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Remembering Your Resolutions (And How to Revive Them)

As it is the second month of the year, most of you are probably falling off the track you set for yourselves with your New Year’s resolutions. Personally, I could not even tell you what I decided to do a month ago. If I had to guess, I probably would’ve said the same old, “drink more water” or “go on my phone less,” neither of which I had a strong attachment to. Instead of throwing away the intentions of these resolutions at all, I decided to revisit the way I think about these goals, in a way that makes them more realistic.  

Why do we set goals for ourselves in only one out of the twelve months? I think that this concept is doomed to fail as many factors can change within a couple of weeks, nevermind over multiple months. Contemplating my own challenges, I do not think that it would be reasonable for me to stick to setting a few larger goals for the entirety of a year. I know the kind of pressure I put on myself, and one off day would cause me to reevaluate everything. I think that the intentions that we set for ourselves should be reasonable, and our goals should be far reaching. We can manifest our goals in whatever way we see fit, but our intentions should be the daily tasks we want to accomplish. These should be constantly changing, and topical to what is going on in our lives at the moment. 

There is no need to drastically change who you are throughout the year, like some resolutions imply, but instead I believe it is a time to become who you want to be. This could mean something different to everyone, so there is no need for comparison. Take a couple moments to reflect and decide what activities you want to dedicate your time to, or to phrase it differently, at the end of this year what do you want to say you have accomplished?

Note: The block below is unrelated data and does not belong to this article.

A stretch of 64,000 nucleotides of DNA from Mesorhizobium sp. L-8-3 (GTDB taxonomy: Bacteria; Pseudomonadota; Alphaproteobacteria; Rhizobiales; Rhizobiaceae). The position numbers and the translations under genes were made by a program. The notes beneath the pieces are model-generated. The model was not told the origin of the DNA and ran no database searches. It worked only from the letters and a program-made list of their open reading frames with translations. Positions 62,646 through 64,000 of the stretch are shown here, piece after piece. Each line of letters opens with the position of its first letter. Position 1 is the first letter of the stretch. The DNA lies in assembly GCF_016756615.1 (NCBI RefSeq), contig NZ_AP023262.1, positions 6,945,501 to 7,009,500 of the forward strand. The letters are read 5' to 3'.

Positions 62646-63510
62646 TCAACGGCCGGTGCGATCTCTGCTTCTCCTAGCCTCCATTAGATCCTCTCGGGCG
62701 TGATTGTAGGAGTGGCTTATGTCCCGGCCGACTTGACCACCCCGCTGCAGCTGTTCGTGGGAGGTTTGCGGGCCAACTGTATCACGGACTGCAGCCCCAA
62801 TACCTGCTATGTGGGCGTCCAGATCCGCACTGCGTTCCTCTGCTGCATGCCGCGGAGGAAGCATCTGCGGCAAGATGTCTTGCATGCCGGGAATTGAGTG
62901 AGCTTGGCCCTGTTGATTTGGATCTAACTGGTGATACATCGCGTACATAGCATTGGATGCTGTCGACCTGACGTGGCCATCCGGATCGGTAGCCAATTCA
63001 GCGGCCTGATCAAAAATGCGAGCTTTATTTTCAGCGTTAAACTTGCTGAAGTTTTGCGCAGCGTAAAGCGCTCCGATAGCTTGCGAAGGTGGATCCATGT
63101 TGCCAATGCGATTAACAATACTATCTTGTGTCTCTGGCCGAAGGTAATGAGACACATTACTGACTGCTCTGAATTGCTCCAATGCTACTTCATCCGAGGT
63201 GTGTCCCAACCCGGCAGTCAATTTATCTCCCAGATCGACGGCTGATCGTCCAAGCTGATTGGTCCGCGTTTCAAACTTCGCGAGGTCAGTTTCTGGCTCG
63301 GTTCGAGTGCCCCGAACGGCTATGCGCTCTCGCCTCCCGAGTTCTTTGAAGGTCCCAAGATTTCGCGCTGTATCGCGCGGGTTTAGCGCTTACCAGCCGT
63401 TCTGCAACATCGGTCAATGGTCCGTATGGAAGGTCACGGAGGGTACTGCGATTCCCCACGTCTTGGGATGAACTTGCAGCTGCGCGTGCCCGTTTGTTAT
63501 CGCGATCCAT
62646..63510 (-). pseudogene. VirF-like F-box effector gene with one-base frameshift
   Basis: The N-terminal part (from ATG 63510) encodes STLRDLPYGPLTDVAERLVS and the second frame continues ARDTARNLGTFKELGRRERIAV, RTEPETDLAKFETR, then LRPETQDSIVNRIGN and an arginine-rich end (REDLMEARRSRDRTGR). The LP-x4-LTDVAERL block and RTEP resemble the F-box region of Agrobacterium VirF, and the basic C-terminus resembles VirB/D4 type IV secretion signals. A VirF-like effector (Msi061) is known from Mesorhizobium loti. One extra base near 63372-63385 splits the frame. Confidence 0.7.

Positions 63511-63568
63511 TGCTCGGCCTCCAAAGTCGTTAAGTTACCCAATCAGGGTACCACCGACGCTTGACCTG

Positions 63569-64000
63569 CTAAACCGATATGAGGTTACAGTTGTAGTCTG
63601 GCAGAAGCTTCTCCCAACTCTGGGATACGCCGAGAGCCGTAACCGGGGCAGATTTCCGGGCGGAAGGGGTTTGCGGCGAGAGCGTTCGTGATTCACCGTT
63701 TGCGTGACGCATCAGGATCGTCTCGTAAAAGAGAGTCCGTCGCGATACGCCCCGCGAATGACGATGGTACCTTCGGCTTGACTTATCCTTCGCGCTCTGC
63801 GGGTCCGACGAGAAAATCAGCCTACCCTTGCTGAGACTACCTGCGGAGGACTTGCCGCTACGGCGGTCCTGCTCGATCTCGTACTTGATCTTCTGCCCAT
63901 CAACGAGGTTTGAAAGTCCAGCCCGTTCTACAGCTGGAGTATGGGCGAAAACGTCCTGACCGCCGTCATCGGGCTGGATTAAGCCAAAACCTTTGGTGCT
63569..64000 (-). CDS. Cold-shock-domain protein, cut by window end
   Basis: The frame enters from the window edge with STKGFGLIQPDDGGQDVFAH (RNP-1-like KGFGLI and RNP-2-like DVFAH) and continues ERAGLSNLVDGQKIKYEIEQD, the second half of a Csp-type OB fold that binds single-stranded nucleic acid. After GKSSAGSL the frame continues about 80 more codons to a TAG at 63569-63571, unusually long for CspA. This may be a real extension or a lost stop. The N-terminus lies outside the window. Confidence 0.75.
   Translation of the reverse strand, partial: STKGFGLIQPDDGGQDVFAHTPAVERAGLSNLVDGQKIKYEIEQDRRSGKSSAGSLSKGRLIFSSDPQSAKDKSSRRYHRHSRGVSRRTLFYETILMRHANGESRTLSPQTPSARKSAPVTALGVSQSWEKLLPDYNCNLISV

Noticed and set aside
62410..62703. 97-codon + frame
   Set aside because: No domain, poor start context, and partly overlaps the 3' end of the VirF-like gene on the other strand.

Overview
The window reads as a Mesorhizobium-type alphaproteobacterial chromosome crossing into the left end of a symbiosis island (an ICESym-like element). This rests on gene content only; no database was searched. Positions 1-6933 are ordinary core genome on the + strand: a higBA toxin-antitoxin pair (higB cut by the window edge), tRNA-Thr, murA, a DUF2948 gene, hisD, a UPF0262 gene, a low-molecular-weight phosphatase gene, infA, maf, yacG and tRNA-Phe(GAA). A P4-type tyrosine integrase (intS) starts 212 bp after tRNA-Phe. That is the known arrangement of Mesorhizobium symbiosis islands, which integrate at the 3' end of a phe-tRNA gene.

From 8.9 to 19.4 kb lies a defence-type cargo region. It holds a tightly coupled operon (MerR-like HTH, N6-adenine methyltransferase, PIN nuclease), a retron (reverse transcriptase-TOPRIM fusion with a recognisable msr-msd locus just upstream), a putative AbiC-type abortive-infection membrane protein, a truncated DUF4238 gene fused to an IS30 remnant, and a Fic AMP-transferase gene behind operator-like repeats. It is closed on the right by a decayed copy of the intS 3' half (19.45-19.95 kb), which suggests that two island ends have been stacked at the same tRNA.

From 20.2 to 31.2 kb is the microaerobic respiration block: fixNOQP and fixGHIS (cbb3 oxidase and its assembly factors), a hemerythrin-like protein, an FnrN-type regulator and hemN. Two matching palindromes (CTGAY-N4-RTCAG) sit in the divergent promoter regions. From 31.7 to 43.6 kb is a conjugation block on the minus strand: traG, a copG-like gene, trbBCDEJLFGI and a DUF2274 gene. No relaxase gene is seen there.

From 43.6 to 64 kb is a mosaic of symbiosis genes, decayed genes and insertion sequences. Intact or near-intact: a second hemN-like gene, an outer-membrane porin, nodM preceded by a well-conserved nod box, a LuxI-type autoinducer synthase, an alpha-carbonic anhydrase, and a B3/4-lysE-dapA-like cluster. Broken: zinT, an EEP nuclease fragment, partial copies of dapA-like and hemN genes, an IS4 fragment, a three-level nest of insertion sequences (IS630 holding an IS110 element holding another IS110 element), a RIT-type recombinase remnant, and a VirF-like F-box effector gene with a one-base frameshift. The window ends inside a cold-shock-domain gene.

Here are the general points I have come up with to make your intentions and goals achievable for the duration of 2022:  

  • Set your daily intentions each morning: this can be as simple as thinking them to yourself while making coffee, or writing it down in your notes app. Keep these short and sweet so you are likely to follow through with them 
  • Set your goals once a month: I suggest doing a large reset day where you fully rejuvenate yourself and clean all the energy around you. These goals can be loftier and taken more as suggestions than requirements.
  • Do not hold yourself to an unrealistic standard: you probably are not going to eat a salad every meal 7 days a week, and if you force yourself to, you are not going to enjoy it. Take rest days and analyze how things are going, and change it up if you need. 
  • Hold yourself accountable in whatever way works for you: tell a friend your plan, or even better, do these things together. I think that this tactic works well as there is a mutual understanding that you do not want to let the other person down. 
  • Remember that becoming the best version of yourself is a marathon, not a sprint: take your time and enjoy the process. There will be hard days and days you want to give up, but just remember that there is a reason for this struggle, even if it is not clear at the moment. 

Alissandra Conlon

Holy Cross '24

Sophomore majoring in chemistry with a studio art minor. Outside of the classroom you can find me hanging out with my friends, in the dance studio, or out to dinner.
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